U.S. Congress approves massive funding bills to avert government shutdowns

By Richard Cowan

WASHINGTON (Reuters) – The U.S. Senate, rushing to meet a looming deadline, approved and sent to President Donald Trump a $1.4 trillion package of fiscal 2020 spending bills that would end prospects of government shutdowns at week’s end when temporary funding expires.

By strong bipartisan margins and with White House backing, the Senate passed the two gigantic funding bills for government programs through Sept. 30.

Trump is expected to sign both bills into law before a midnight Friday deadline.

Notably, the Pentagon would get $738 billion for military activities – $22 billion more than last year.

Investments in domestic programs range from child nutrition and college grants to research on gun violence for the first time in decades and money for affordable housing programs that Trump had opposed.

The legislation also contains a series of new initiatives, including funding for Trump’s military Space Force, raising the age for purchasing tobacco products to 21 from the current 18, and repealing some taxes that were intended to fund the Affordable Care Act health insurance, popularly known as Obamacare.

About a year ago, the U.S. government plunged into a record-long, 35-day partial shutdown after Congress refused to give Trump the money he wanted to build a U.S.-Mexico border wall – one that he previously had insisted Mexico would finance.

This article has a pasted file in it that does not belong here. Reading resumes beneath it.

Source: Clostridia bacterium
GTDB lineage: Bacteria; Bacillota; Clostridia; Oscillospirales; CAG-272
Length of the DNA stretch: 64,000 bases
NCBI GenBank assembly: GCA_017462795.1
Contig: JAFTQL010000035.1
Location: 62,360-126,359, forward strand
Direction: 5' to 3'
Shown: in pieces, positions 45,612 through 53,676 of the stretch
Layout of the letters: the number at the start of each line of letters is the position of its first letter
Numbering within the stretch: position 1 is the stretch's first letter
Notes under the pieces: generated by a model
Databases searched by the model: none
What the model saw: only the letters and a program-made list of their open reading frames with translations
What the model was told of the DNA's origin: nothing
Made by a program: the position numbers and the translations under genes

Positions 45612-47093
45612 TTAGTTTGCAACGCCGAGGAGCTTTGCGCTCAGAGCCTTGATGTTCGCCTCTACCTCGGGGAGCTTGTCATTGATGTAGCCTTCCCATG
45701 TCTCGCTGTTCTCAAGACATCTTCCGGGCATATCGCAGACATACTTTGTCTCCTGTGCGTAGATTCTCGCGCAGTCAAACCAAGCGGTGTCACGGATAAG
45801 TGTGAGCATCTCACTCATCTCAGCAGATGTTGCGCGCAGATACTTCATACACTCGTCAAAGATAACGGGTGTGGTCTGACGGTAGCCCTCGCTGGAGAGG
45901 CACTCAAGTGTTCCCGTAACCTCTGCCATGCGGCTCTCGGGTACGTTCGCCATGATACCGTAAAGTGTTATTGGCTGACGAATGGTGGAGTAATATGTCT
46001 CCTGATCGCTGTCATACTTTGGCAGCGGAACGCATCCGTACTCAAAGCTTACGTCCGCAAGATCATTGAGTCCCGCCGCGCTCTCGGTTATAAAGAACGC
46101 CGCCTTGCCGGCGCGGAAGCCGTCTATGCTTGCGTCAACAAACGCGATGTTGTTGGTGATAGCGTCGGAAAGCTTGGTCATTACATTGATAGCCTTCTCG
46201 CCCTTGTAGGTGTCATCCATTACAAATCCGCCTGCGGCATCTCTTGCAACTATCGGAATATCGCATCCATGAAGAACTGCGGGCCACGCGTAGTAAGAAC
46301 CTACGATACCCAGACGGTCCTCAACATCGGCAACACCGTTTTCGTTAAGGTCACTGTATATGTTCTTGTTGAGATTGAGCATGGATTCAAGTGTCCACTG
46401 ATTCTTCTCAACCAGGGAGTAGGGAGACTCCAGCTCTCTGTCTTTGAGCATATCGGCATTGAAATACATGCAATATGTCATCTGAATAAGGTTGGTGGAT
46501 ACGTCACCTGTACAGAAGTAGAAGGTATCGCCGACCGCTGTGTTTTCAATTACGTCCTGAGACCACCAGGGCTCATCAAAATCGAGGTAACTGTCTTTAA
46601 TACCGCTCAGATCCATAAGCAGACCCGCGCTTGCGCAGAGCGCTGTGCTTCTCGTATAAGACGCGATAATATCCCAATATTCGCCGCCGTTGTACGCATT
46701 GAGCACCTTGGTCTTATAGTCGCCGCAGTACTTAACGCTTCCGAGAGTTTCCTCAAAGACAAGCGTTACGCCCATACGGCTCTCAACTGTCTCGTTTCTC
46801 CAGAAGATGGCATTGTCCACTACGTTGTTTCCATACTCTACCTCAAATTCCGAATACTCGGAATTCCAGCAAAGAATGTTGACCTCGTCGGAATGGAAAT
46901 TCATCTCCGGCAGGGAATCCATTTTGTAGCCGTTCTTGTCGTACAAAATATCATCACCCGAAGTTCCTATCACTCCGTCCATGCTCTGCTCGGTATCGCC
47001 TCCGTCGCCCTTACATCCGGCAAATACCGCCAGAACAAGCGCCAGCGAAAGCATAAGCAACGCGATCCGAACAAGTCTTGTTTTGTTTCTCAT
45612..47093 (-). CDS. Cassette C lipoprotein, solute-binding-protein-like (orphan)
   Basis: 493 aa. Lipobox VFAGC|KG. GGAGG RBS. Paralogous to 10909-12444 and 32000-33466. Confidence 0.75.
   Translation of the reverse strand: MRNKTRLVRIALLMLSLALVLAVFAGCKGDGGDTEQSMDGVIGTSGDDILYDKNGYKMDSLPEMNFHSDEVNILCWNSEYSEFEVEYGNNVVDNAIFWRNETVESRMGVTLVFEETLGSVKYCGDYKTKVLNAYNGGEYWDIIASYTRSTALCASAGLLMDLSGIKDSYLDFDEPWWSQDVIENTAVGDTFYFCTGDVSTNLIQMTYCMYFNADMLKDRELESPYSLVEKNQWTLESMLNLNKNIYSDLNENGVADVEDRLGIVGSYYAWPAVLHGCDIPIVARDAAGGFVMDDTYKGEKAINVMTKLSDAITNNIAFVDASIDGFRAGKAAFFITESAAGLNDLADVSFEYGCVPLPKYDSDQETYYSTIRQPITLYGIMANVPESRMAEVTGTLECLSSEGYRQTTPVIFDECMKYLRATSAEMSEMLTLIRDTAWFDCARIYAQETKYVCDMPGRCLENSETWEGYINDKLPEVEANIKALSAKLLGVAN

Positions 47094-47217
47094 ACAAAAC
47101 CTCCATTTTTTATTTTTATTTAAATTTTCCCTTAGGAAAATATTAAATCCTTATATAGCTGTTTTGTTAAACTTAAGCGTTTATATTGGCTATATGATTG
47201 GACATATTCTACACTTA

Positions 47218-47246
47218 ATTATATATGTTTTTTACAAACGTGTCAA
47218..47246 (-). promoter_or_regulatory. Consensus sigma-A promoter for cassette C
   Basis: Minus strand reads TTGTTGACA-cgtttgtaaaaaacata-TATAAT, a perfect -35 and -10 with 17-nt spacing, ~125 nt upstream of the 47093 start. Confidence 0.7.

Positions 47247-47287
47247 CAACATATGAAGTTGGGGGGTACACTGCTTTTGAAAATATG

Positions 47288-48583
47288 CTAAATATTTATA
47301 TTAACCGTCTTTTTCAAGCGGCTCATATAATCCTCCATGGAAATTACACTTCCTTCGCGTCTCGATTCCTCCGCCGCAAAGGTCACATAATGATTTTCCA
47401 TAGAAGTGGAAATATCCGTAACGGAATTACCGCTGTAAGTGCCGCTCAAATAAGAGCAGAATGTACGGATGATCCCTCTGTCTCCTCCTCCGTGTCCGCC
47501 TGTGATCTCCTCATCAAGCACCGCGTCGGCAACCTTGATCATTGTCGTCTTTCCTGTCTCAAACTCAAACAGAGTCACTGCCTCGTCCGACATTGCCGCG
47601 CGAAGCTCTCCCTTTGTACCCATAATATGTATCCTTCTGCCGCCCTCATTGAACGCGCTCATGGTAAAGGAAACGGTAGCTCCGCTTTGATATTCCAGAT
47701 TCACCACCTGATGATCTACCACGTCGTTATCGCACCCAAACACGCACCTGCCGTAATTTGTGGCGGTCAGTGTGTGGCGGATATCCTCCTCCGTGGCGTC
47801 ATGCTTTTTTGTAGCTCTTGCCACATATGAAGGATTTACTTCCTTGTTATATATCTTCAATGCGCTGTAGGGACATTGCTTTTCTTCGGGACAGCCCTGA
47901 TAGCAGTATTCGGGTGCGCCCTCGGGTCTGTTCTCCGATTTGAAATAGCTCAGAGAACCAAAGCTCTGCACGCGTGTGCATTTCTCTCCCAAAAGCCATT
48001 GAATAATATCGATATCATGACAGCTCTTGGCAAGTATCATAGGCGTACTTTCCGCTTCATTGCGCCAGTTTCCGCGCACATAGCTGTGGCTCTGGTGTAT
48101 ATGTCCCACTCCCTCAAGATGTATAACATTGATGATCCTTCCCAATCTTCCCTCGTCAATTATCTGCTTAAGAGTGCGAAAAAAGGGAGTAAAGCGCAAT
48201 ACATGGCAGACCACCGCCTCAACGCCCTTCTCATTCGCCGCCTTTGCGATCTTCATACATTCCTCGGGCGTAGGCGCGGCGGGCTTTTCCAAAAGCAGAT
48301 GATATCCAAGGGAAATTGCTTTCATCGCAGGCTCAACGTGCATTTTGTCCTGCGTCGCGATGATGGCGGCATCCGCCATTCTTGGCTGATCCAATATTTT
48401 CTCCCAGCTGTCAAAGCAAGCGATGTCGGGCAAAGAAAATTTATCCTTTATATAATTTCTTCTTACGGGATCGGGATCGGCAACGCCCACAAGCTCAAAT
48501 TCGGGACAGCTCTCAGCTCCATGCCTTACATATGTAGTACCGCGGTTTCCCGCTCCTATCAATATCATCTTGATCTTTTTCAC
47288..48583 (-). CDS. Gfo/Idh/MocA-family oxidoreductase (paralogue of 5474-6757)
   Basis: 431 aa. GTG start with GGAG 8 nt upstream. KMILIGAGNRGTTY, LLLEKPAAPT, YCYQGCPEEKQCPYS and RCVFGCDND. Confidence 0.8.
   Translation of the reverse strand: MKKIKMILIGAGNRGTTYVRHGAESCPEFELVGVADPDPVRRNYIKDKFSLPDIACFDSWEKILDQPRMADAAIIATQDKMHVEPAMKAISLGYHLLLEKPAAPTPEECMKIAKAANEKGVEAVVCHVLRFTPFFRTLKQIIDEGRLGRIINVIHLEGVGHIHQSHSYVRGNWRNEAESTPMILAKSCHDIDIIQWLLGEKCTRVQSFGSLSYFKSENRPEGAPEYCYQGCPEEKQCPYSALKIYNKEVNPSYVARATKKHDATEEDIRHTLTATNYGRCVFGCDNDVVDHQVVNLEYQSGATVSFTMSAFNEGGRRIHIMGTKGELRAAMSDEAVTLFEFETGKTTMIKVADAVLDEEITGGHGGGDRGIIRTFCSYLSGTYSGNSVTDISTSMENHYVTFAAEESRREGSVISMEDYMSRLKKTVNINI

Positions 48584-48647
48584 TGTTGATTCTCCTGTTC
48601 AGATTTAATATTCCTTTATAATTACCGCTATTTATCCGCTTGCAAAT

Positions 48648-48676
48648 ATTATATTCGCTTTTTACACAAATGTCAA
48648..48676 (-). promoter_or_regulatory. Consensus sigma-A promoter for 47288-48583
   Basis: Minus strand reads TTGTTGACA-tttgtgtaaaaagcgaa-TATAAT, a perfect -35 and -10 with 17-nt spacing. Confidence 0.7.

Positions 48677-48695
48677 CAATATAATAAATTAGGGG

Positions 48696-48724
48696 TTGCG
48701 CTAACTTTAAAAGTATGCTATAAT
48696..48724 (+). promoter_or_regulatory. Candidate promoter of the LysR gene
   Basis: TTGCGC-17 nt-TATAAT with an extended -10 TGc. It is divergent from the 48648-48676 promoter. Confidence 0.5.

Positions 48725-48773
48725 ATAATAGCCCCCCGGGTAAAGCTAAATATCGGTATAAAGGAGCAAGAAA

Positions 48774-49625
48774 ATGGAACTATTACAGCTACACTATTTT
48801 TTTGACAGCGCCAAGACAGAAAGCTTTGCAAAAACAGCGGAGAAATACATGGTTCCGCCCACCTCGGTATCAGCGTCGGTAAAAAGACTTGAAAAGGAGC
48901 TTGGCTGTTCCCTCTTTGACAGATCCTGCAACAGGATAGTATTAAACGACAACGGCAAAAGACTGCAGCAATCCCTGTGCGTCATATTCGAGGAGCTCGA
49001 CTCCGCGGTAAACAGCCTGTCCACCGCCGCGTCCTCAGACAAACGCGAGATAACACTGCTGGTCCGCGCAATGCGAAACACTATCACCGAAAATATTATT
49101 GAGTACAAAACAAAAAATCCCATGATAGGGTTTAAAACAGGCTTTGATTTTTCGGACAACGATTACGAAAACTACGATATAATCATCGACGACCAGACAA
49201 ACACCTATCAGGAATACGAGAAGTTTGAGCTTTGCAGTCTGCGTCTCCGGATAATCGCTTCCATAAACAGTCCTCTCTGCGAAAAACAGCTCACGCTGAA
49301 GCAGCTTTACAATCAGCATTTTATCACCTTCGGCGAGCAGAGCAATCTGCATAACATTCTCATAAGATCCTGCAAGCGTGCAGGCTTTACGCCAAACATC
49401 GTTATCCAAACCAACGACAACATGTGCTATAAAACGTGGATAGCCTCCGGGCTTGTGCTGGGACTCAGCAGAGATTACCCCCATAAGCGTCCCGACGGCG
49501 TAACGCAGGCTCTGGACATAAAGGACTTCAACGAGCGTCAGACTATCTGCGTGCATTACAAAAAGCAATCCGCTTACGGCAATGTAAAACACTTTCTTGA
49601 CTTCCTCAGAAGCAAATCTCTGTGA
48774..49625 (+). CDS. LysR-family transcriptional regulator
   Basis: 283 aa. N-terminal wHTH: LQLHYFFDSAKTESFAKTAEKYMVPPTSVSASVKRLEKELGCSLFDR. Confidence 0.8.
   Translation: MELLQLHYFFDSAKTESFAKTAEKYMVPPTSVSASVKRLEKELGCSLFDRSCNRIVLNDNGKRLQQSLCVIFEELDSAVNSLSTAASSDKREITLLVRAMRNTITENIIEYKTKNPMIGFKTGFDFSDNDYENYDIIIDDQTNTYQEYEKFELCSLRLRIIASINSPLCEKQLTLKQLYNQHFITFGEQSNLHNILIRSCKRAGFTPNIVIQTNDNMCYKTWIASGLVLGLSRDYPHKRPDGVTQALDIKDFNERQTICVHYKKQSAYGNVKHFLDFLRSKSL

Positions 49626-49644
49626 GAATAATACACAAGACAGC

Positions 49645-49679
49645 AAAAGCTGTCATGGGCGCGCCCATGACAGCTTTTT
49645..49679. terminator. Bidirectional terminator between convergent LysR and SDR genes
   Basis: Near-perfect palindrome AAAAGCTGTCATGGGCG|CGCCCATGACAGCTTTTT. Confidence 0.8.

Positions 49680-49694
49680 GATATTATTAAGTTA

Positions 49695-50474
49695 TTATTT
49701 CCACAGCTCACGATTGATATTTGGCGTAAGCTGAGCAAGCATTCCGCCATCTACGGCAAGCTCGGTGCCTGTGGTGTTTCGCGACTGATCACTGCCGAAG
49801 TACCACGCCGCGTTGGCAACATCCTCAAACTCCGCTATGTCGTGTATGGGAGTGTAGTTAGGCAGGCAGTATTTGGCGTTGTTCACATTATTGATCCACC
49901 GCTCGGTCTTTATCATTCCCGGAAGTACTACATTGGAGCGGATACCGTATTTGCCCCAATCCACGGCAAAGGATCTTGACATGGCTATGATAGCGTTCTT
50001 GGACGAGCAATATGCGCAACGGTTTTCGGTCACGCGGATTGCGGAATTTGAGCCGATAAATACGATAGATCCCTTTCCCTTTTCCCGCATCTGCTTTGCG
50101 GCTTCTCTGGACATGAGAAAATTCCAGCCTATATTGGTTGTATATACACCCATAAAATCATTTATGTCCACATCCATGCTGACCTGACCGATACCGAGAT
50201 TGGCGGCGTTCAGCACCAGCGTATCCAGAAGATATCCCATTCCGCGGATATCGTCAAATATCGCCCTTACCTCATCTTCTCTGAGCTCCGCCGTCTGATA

This time around, money for border security would stay level at $1.37 billion, far below what Trump had sought.

Earlier this year, angered by Congress’ refusal to give him the wall money, Trump declared an “emergency” and took funds from other accounts appropriated by Congress and used them to build part of the border wall that was a central promise of his 2016 presidential campaign.

Congressional and White House negotiators reached a deal on the spending bills to avert government shutdowns just days before Washington plunged into a different kind of political crisis: the Democratic-controlled House of Representatives approving articles of impeachment against Trump, a Republican.

With Democrats and Republicans trying to demonstrate that they can get at least some legislative work done amid Trump’s impeachment, the administration and Democrats also worked out differences over a U.S.-Mexico-Canada free trade agreement, making for a flurry of pre-Christmas break action in Washington.

The $1.4 trillion in spending for so-called “discretionary” programs, up from $1.36 trillion last year, is separate from “mandatory” programs like Social Security retirement benefits, which are automatically funded.

The higher spending, coupled with tax cuts enacted in 2017, are contributing to widening budget deficits. The government spent $984 billion more than it took in during the last fiscal year that ended on Sept. 30, and the non-partisan Congressional Budget Office projects annual budget deficits averaging $1.2 trillion over the next decade.

A rapidly-rising U.S. national debt now stands at $23.1 trillion, a level that some experts fear could eventually hobble the economy.

(Reporting by Richard Cowan; Editing by Chizu Nomiyama, Steve Orlofsky and Dan Grebler)

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